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The most severe explosion in Germany occurred in 1921 at BASF in Ludwigshafen. At that time 561 people died. The effects of explosions without protective systems therefore represent a significant hazard and appropriate measures and guidelines are required to keep the probability of occurrence and the extent of damage as low as possible.

Why do explosions occur?

When a combustible material, an ignition source and atmospheric oxygen collide in a confined space, the result is an explosion. Preventative explosion safety measures aim to stop this potentially lethal mixture from occurring. However, in practice, the vast number of potential ignition sources alone almost always makes this impossible. Consequently, the most important safety features for industrial companies are protection measures that minimise the damage caused by an explosion. Industrial plants must always be protected against the consequences of explosions to ensure that employees are safe and production can be resumed quickly. After all, every hour of lost production costs money. In most cases, explosion safety can be provided cost-effectively through explosion venting and explosion suppression.
Explosion Safety Pentagon
The Explosion Pentagon:
The five requirements for a dust explosion.

Avoiding explosions

As part of a comprehensive and company-oriented risk assessment, suitable protective systems and measures that contribute to protection against explosions caused by hazardous substances as an ignition source must therefore be defined and implemented. Preventive explosion protection is about avoiding such a collision. However, due to the large number of possible ignition sources alone, this is almost always impossible in practice. That is why constructive explosion protection, which reduces the effects of an explosion, is the be-all and end-all for industrial companies in terms of safety. Industrial systems must always be protected from the consequences of an explosion in such a way that, even in the event of an incident, the safety of the employees and a rapid continuation of production are guaranteed are. Because: Every hour of lost production costs money. In most cases, explosion pressure relief and explosion suppression enable economical constructive explosion protection.

We would be happy to show you solutions tailored to your process, which limit the effects of an explosion to a harmless level and ensure that production can be resumed quickly after an explosion event.

Why is explosion safety so crucial?

Higher – faster – further: not just the objective in sport but also in the development of industrial plant technology. 21st century machinery has long been optimised and is running at high speeds. However, as plants approach their maximum capacity, the risk of an explosion also increases. Rising levels of fine particles produced by fast-running machines are one of the main reasons that the probability of an explosion has increased – these explosions almost always cost human lives. Even if nobody is harmed, an explosion in an inadequately protected industrial plant can still cause immense structural and financial damage.

History shows that explosions in unprotected plants have driven companies to bankruptcy time and time again. After all, every day of lost production puts the company’s existence at risk. Explosion safety concepts usually enable businesses to eliminate production downtime entirely or at the very least reduce it dramatically – and with REMBE® products it is always more affordable than you think.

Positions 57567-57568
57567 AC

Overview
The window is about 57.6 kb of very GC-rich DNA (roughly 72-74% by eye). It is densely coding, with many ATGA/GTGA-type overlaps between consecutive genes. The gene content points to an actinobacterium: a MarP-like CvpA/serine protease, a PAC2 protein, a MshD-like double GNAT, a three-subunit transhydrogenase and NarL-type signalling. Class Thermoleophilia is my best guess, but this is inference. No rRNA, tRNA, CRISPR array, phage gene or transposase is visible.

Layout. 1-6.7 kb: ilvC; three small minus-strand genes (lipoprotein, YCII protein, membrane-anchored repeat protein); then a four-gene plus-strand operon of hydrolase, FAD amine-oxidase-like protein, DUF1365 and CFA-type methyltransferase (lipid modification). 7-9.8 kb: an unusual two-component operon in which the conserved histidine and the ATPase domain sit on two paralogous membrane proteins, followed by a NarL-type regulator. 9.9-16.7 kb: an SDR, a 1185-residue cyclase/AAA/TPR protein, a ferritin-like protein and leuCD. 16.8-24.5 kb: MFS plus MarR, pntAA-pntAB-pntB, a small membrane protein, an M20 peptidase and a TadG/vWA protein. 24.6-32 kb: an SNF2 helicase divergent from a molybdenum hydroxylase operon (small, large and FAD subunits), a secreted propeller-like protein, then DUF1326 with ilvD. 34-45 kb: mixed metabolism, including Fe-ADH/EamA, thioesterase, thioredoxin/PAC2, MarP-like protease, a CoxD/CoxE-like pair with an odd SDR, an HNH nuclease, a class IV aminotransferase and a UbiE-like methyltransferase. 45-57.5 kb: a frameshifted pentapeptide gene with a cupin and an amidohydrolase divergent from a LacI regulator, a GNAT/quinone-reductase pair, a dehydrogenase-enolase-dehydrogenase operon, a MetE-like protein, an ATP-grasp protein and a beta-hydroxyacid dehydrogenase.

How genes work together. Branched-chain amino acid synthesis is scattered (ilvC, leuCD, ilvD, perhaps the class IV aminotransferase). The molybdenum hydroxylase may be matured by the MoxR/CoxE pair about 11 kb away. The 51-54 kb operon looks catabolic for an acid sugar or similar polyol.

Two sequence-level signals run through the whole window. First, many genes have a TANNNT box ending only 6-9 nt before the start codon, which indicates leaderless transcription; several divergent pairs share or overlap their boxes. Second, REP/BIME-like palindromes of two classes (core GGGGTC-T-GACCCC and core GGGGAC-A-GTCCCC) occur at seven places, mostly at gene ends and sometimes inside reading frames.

What are hazardous areas?

Areas in which there is a dangerous explosive atmosphere, i.e. explosive gas/vapour/mist/air mixtures or dust/air mixtures or hybrid mixtures of air and combustible substances can occur, are referred to as potentially explosive areas. They must be divided into zones. For gas-air mixtures, these are zones 0, 1 and 2, for dust-air mixtures zones 20, 21 and 22. The highest number in each case means that an explosive atmosphere does not normally occur or only occurs for a short time. However, it does not mean that these zones are less dangerous.

EX zones for gas-explosive areas

For gas-explosive areas there is a zone classification which defines 3 zones:
  • Zone 0 is classified as an area in which there is a permanent or long-term presence of an explosive atmosphere consisting of a mixture of air and flammable substances in the form of gas, vapor or mist.
  • Zone 1 is classified as an area where said reaction is likely to occur during normal operation.
  • Zone 2 is classified as an area where said reaction is not expected to occur, and if it does occur, it is infrequent and temporary.
Source: Directive 2014/34/EU(ATEX)

EX zones for gas-explosive areas

Areas with combustible dust are also divided into 3 zones:
  • Zone 20 contains areas in which an explosive atmosphere in the form of a cloud of combustible dust in the air is present continuously, for a long time or frequently.
  • Zone 21 contains areas where this is only occasionally to be expected during normal operation.
  • Zone 22 defines areas in which an explosive atmosphere in the form of a cloud of combustible dust in air is not to be expected during normal operation, but if it does occur, it is only for a short time.
Source: Directive 2014/34/EU(ATEX)

The 3 key features of a modern protection concept

1. Reliability and productivity
Protection systems must be permanently available and operational. The possibility of false triggers must be excluded as this reduces the productivity of the plant.

2. Compliance
Modern protection systems must satisfy all legal requirements and thus guarantee legal compliance for plant operators.

3. Cost-effectiveness
Protection systems must be as simple as possible to install and require minimum investment of time and financial resources. The running costs of the systems must also be kept as low as possible.

All protection concepts from REMBE® meet these requirements. That's a promise!

3 steps to make your processes safer

1. Risk assessment
A risk assessment determines the probability that an explosive mixture of dust and air (divided into zones) will come into contact with an effective ignition source. If there is a danger of an explosion occurring, you must take steps to prevent, or at least reduce the probability of this happening (see Step 2). Alternatively, you must implement a protection system that reduces the damage an explosion would cause to an acceptable level (see Step 3).
2. Prevention and organisational measures
Technical measures
Effective dust extraction systems prevent the build-up of an explosive atmosphere. Inert gas blanketing is also recommended to reduce oxygen levels.
Eliminate effective ignition sources